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Ed. Magazine

She Sets the Pace

Alum works to dismantle what it means to be a runner and a scientist
Alia Qatarneh running along the Charles River
Alia Qatarneh running along the Charles River
Photo: Puma

Alia Qatarneh, Ed.M.’22, is many things. She’s first-generation, East Boston-raised, Arab-Italian-American. She’s an educator, rhymer, runner, learner, leader, and scientist.

She’s also a TrailblazHer — part of an all-female running “crew” that launched in 2020 in Boston to respond to a need — the need for women in and around the city, and especially women of color, to have a safe space to truly see themselves as runners. Too often, the common narrative in society is that to be a “runner,” you must have a certain body shape or be able to hit specific PRs. But as Qatarneh once said in an interview about women interested in joining the TrailblazHer group, “if you run for the 39 bus, you are a runner.” 

That’s why the TrailblazHer’s mission isn’t about going faster or besting one another in races. It’s about being visible and dismantling mainstream messaging about women and their bodies. It’s about the mental, physical, and spiritual fitness of the women who show up each week. And, more than anything, says Qatarneh, a crew “Lead-Her” who oversees weekly runs, it’s about community. 

“TrailblazHers isn’t just a run crew,” she says. “We are a family, a sisterhood even.” 

That sisterhood supported Qatarneh last April when she ran the Boston Marathon for the first time. She had been running for years before joining TrailblazHers — first as a sprinter in high school at Boston Latin, then tackling longer distances, including seven half marathons. But running Boston — the biggest race in her hometown, and known worldwide — was never, ever on Qatarneh’s radar. 

“It’s important to differentiate between knowing about the Boston Marathon and wanting to run the Boston Marathon,” she says. “As a Bostonian, I’ve known about this iconic race since I was in elementary school. Did I know it was iconic? Absolutely not. My father had taken my sister and I to the finish line a few times in the 90s, but I did not grasp the gravity of this oneday event. I did not know anyone who ran a marathon, let alone Boston. No family member or relative, no Eastie neighbor, no co-worker of my parents. Begs the question, why? Who is this race for? It surely wasn’t for me. But things changed in 2022.”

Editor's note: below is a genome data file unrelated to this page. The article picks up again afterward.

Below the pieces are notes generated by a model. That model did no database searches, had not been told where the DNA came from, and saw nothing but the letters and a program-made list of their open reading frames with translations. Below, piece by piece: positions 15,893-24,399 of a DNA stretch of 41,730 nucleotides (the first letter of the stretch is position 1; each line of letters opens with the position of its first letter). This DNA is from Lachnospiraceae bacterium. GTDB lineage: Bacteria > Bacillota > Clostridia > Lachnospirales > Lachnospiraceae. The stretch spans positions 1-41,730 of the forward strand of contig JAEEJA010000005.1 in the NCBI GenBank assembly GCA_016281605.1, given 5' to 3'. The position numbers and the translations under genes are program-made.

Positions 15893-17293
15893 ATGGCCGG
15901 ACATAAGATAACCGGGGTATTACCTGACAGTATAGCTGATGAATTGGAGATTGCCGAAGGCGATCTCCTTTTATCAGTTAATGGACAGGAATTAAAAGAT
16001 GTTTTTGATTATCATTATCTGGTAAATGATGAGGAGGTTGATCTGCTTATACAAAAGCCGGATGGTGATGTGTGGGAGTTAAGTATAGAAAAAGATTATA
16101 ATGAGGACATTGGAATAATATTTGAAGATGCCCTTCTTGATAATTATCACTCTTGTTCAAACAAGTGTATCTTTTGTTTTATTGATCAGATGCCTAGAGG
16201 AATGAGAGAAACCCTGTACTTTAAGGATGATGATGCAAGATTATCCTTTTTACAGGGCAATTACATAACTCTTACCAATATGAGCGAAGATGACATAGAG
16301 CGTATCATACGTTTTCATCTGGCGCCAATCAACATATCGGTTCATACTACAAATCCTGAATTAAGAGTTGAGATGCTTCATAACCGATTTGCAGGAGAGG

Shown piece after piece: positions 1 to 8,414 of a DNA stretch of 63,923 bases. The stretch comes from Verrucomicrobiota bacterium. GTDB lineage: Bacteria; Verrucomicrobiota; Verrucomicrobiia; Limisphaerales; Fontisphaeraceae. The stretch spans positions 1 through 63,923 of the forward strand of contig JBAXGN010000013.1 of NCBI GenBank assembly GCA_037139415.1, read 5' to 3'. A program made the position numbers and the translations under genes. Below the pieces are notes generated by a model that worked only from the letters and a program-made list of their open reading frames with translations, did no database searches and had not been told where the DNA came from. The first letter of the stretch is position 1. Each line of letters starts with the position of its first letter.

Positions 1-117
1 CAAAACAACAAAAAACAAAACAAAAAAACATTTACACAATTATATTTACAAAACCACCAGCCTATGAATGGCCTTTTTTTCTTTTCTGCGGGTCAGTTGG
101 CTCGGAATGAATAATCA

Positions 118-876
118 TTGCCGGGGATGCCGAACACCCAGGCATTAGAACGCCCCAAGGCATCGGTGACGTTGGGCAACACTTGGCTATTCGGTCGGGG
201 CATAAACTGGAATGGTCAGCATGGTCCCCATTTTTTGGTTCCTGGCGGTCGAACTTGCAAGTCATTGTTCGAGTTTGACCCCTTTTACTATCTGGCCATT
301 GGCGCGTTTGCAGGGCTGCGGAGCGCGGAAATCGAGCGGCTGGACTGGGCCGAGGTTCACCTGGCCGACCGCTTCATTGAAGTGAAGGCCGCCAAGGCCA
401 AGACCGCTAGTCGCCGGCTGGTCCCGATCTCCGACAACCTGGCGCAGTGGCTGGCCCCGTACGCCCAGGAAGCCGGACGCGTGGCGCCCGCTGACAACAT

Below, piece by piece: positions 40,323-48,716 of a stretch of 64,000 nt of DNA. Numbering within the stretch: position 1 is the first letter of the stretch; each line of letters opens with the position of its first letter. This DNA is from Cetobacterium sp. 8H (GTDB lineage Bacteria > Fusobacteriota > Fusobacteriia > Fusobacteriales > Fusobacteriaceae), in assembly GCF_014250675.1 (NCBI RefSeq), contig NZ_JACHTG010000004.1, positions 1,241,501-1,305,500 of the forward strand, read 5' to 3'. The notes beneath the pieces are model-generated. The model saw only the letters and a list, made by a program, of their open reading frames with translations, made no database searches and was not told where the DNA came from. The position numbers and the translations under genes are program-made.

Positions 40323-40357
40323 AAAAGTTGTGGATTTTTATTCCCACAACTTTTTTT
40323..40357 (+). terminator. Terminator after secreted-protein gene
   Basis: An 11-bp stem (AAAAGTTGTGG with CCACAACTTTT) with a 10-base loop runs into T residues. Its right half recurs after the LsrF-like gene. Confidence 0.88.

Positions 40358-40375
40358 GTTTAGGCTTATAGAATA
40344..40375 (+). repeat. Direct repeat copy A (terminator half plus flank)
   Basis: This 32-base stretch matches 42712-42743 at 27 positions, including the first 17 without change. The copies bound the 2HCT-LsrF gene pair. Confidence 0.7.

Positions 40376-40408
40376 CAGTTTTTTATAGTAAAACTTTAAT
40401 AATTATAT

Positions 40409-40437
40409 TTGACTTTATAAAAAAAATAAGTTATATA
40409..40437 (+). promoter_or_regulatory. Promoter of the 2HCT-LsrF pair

That was the year the Boston Running Collaborative, an extension of the Boston Athletic Association, opened nominations for their inaugural Boston Marathon Program. This goal was to actively engage local runners and make the iconic marathon more inclusive and representative of the city. TrailblazHers nominated Qatarneh to receive a coveted bib. On the big day this past April, future Ed.L.D. classmates tracked her progress and one of her former professors, Monica Higgins, cheered her on in the rain at the 13.1-mile mark. 

This past summer, Qatarneh reached another milestone: In June, as she prepared to start the Ed.L.D. Program, she left the job she held for the past 11 years at Harvard working with middle and high school biology teachers across New England. In the job, she helped bring cutting-edge lab techniques to the classroom as part of the science education outreach program housed in the Department of Molecular and Cellular Biology.

The job was a way, she says, for her to challenge another unwritten narrative, in this case, that science isn’t for everyone. “With the underrepresentation of marginalized populations prevalent in stem fields, it has been my personal ambition to help students see themselves in stem,” she says. “While pushing the boundaries of science education, I have recognized that the intersection of education and industry is central to uplifting underserved communities. This is why I applied to the Ed.L.D. Program at hgse; to become an agent for change in advancing school-to-career pathways for k–12 students who are underrepresented in the stem fields. Why? I was that student. I continue to be that student.” 

Now with the fall semester at the Ed School underway, Qatarneh finds herself reflecting on the interconnectedness of her work as both a TrailblazHer and as an educator. 

“My inspiring cohort of 13 peers have helped me recognize the synergy between these two facets of my identity,” she says. “It’s simple really; as a TrailblazHer, I am indeed an educator. And as an educator, well, it’s time to trailblaze.”

Ed. Magazine

The magazine of the Harvard Graduate School of Education

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